The Luxembourg Centre for Systems Biomedicine (LCSB) has succeeded for the first time in describing the complex relationships within an ecosystem in unprecedented detail. For their work, carried out in collaboration with US and Luxembourg partners, their model ecosystem was a "biological wastewater treatment plant". In it live numerous species of bacteria which are involved in the wastewater purification process.
LCSB director Prof. Dr. Rudi Balling stresses the medical importance of these research efforts: "Bacterial ecosystems also play a major role in our health. We now have a better understanding of the laws governing their function." The researchers publish their results today in the journal "Nature Communications" (DOI: 10.1038/ncomm6603).
With their findings, the LCSB group of Prof. Dr. Paul Wilmes, head of the LCSB group "Ecosystems Biology" and ATTRACT-fellow of the Luxembourg National Research Fund (FNR), corroborate and unify various ecological concepts that have been primarily formulated based on observations in macrobiotic systems such as forests, rivers and oceans - which cannot however be experimentally investigated in depth because of the sheer size of these biotopes. For their analyses of the treatment plant ecosystem, the researchers employed Systems Biology methods. Wastewater destined for treatment comprises energy-rich substrates including fats, proteins, carbohydrates and many other substances that serve as nutrients for the resident bacteria. Every wastewater treatment plant is therefore a complex ecosystem. Countless bacterial species adapt to the living conditions in the water, compete for resources and each find a niche in which they can best survive.
"The techniques developed at LCSB allow us now to unravel these processes very precisely at the molecular level," says Dr. Emilie Muller, first author of the publication. The basis for this are the so-called "omics" - genomics, transcriptomics, proteomics and metabolomics - combined with new bioinformatic methods for integrated data analysis. "With these, we can determine from samples which organisms are living in the treatment plant, and what their population sizes, genetic make-up, activities and material turnovers are like.
Therefore, there is no longer any need to study bacteria separately in pure cultures," Muller explains: "Based on this, we can ultimately model the material flows in the 'treatment plant' ecosystem and describe, for example, which bacterial species will use and consume which substrate and to what degree."
Yet Emilie Muller wants to go further than simply modelling the wastewater treatment plant ecology: "We want to understand what factors determine the species composition and accordingly the balance in the ecosystem." In this context, there is one species of bacteria that stands out and has grabbed the researchers' attention: Microthrix parvicella, whose genome sequence the LCSB group first decrypted two years ago. This bacterium can absorb and store an especially large amount of lipids. In winter, up to 50 percent of all bacteria on the surface of treatment tanks belong to this species.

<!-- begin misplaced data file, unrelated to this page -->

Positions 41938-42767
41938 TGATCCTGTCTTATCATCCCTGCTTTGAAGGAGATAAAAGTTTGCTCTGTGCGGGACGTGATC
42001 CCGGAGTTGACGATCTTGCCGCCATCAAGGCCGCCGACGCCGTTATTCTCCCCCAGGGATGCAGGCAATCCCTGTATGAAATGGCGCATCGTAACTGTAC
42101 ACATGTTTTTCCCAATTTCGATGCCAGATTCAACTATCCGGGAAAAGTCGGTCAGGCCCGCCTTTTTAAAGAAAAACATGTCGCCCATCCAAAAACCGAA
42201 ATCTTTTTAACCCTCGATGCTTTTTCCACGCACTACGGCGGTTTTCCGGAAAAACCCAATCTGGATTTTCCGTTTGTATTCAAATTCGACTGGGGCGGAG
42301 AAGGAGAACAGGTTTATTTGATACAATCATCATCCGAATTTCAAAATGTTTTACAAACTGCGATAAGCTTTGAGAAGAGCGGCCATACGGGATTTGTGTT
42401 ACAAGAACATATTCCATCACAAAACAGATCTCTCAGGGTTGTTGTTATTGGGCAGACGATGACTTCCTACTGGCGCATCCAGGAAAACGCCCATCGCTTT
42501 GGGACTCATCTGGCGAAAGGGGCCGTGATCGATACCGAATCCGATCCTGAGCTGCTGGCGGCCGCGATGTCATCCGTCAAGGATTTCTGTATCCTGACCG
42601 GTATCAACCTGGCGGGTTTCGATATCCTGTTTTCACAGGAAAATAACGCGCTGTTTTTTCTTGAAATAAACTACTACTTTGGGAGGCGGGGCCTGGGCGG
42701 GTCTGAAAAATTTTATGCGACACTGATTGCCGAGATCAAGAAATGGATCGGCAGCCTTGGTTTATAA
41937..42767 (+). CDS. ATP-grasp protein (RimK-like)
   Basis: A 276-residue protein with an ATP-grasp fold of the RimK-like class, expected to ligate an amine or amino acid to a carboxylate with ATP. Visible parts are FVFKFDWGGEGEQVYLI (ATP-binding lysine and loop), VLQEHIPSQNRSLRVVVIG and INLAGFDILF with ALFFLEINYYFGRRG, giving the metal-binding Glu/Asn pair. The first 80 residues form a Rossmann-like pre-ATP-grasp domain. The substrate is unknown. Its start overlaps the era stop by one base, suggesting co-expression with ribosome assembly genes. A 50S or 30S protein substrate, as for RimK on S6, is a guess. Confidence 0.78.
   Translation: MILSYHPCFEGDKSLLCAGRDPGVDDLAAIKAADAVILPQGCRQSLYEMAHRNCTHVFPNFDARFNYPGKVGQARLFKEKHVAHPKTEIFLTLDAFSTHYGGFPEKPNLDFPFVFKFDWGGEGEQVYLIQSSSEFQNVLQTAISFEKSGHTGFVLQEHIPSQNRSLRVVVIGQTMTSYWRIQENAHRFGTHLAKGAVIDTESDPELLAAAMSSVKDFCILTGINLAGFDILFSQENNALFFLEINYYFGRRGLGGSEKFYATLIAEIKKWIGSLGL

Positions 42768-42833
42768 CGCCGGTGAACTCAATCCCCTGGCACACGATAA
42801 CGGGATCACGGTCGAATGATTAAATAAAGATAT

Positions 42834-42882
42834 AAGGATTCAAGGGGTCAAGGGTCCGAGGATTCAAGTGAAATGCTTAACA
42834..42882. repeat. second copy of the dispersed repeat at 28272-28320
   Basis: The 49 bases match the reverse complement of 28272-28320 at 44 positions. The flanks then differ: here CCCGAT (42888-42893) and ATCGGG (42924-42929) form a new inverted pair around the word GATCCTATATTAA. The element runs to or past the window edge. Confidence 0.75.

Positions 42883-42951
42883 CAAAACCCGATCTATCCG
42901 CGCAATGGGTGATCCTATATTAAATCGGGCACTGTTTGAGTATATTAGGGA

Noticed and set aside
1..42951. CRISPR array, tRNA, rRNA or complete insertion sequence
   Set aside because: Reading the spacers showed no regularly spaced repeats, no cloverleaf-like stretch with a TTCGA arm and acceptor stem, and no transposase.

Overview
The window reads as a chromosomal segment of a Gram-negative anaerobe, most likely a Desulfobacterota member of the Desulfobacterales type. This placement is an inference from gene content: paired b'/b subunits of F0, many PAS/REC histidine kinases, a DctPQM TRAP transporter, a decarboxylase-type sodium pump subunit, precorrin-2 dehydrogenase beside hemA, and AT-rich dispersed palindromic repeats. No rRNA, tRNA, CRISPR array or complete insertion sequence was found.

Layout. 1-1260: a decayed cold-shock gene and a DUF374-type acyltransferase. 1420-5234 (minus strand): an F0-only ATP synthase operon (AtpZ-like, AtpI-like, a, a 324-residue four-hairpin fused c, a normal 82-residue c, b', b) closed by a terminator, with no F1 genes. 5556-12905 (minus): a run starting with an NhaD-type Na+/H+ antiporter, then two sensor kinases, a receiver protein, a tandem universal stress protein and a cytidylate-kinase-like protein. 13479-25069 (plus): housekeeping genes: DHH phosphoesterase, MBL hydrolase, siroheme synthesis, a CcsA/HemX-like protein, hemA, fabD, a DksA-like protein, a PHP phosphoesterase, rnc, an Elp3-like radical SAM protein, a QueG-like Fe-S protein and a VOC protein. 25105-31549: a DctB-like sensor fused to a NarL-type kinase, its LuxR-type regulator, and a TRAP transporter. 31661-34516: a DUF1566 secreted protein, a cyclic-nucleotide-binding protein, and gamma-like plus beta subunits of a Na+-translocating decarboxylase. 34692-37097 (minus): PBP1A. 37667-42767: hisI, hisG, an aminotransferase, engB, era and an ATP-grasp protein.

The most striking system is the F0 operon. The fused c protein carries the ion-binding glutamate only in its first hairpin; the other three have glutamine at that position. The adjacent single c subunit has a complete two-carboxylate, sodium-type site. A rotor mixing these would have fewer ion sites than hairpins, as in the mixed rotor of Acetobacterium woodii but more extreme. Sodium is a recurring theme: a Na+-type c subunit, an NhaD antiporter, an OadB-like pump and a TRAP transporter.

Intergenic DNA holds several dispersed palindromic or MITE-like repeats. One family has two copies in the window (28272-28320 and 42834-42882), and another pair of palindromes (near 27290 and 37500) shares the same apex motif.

Emilie Muller continues: "That is rather astonishing, given that the amount of lipids in the wastewater is rather low in winter, and Microthrix actually has unfavourable living conditions during that season." In their studies, Muller and colleagues then discovered that Microthrix possesses twenty-eight copies of the gene that is chiefly responsible for lipid uptake. "However, there are only ever a few of these homologous genes active at a given time and this fine-tuning is responsible for Microthrix' ecological success," Muller adds.
Paul Wilmes gives an interpretation of these facts: "Microthrix is what ecologists call a generalist. The organism can adapt to very many living conditions and thereby dominate the highly fluctuating wastewater treatment plant ecosystem." This is helped, among other things, by the 28 genes for lipid uptake, Wilmes continues: "Each copy of the gene is a little different from the others. If the living conditions change, say when the temperature drops or the lipid composition changes, then a different lipid uptake gene adapted to that condition sets in. That way, Microthrix can survive in many different environments." Wilmes' aim is to boost the activity of Microthrix to remove as many lipids from the wastewater as possible. "The lipids from wastewater stored in the bacteria are a renewable energy source since they can be easily converted into biodiesel, for example."
LCSB director Prof. Dr. Rudi Balling recognizes in ecosystems research an important basis for medical issues: "Paul Wilmes and his group have here corroborated fundamental concepts of ecology with comprehensive numerical data for the first time. This is important because our health is greatly determined by bacterial ecosystems like those in the gut or on the skin. When these fragile equilibriums are thrown out of balance, it can cause illnesses. We assume this is even the case for neurodegenerative diseases such as Parkinson's disease. With the work from our Eco-Systems Biology group, we have come a long way towards understanding these systems - and actually being able to use that knowledge one day in medicine."
The work was primarily supported by the ATTRACT and AFR fellowship schemes of the Luxembourg National Research Fund (FNR). The project also received financial support from the Integrated Biobank of Luxembourg (IBBL) with funds from the Luxembourg Ministry of Higher Education and Research.